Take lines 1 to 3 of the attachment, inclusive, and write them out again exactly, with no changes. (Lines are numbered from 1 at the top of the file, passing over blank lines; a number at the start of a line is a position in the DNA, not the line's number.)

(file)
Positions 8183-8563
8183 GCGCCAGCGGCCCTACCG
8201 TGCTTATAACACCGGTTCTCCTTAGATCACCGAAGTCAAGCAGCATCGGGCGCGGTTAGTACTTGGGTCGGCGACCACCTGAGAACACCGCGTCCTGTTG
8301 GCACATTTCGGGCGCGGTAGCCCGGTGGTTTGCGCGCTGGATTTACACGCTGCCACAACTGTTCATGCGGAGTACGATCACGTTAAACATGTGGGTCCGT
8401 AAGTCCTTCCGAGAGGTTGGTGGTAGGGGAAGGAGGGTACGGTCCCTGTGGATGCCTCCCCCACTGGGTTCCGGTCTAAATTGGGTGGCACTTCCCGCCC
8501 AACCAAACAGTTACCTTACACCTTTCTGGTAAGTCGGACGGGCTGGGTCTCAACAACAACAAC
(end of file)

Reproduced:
Positions 8183-8563
8183 GCGCCAGCGGCCCTACCG
8201 TGCTTATAACACCGGTTCTCCTTAGATCACCGAAGTCAAGCAGCATCGGGCGCGGTTAGTACTTGGGTCGGCGACCACCTGAGAACACCGCGTCCTGTTG